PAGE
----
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1974 In Baseball

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Title: 1974 In Baseball  
Author: World Heritage Encyclopedia
Language: English
Subject: Rusty Gerhardt, Horacio Piña, Ron Hunt, Chris Ward (baseball), Lance Clemons
Publisher: World Heritage Encyclopedia

1974 In Baseball

The following are the baseball events of the year 1974 throughout the world.


  • Champions 1
    • Major League Baseball 1.1
    • Other champions 1.2
  • Awards and honors 2
  • MLB statistical leaders 3
  • Major league baseball final standings 4
    • American League final standings 4.1
    • National League final standings 4.2
  • Events 5
    • January–March 5.1
    • April–June 5.2
    • July–September 5.3
    • October–December 5.4
  • Births 6
    • January–March 6.1
    • April–June 6.2
    • July–September 6.3
    • October–December 6.4
  • Deaths 7
    • January–April 7.1
    • May–August 7.2
    • September–December 7.3
  • References 8
  • External links 9


Major League Baseball

  League Championship Series NBC World Series NBC
East  Baltimore Orioles 1  
West  Oakland Athletics 3  
    AL  Oakland Athletics 4
  NL  Los Angeles Dodgers 1
East  Pittsburgh Pirates 1
West  Los Angeles Dodgers 3  

Other champions

Awards and honors

MLB statistical leaders

American League National League
AVG Rod Carew MIN .364 Ralph Garr ATL .353
HR Dick Allen CWS    32 Mike Schmidt PHI    36
RBI Jeff Burroughs TEX  118 Johnny Bench CIN  129
Wins    Catfish Hunter OAK
Ferguson Jenkins TEX    
   25 Andy Messersmith LAD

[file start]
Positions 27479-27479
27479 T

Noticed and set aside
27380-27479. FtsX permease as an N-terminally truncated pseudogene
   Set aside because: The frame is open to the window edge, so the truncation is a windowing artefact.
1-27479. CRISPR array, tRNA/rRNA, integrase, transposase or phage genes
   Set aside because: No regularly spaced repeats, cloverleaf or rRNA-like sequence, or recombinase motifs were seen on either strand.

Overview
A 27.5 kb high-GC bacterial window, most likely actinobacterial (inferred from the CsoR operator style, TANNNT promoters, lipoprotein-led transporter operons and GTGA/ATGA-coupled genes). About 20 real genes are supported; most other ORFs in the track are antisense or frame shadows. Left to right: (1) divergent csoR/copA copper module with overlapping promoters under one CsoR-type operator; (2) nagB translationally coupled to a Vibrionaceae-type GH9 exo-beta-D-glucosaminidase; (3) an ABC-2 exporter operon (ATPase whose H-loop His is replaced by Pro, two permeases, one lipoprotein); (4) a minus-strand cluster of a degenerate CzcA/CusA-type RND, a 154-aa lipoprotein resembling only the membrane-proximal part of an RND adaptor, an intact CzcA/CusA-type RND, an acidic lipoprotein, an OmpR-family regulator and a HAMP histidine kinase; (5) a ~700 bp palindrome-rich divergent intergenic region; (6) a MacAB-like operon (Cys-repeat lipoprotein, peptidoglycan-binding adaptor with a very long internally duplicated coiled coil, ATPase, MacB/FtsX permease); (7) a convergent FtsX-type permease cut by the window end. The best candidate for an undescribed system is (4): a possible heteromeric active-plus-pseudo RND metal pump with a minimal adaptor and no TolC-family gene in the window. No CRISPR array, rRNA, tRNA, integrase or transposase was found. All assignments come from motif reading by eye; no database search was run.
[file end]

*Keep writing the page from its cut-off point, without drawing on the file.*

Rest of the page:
Phil Niekro ATL
ERA Catfish Hunter OAK  2.49 Buzz Capra ATL  2.28
SO Nolan Ryan CAL   367   Steve Carlton PHI   240  

Major league baseball final standings













  • January 14 - Lloyd Brown, 73, pitcher who won 46 games for the 1930-32 Senators and also played with the Dodgers, Browns, Red Sox, Indians and Phillies.
  • January 18 - Pete Appleton, 69, relief pitcher for seven teams who won 14 games for the 1936 Washington Senators.
  • January 20 - George Hockette, 72, pitcher for the Boston Red Sox in the mid-1930s.
  • February 13 - Scrip Lee, 75, Negro league baseball pitcher from 1921 to 1934.
  • March 1 - Larry Doyle, 87, second baseman, primarily for the New York Giants whom he captained, who batted .300 five times and won the NL's 1912 MVP award; led NL in hits twice and stole home 17 times.
  • March 14 - Alex Pompez, 83, owner of the Negro Leagues' Cuban Stars and New York Cubans between 1916 and 1950, who later became a scouting director for the New York Giants.
  • April 5 - Fred Snodgrass, 86, center fielder for the New York Giants who made a critical drop of an easy fly ball in the tenth inning of the deciding game in the 1912 World Series.
  • April 6 - Roy Wood, 81, outfielder/first baseman who played from 1913-15 for the Pittsburgh Pirates and Cleveland Naps/Indians.
  • April 22 - Steve Swetonic, 70, pitcher for the Pittsburgh Pirates in the early 1930s, who tied for the National League lead in shutouts in the 1932 season.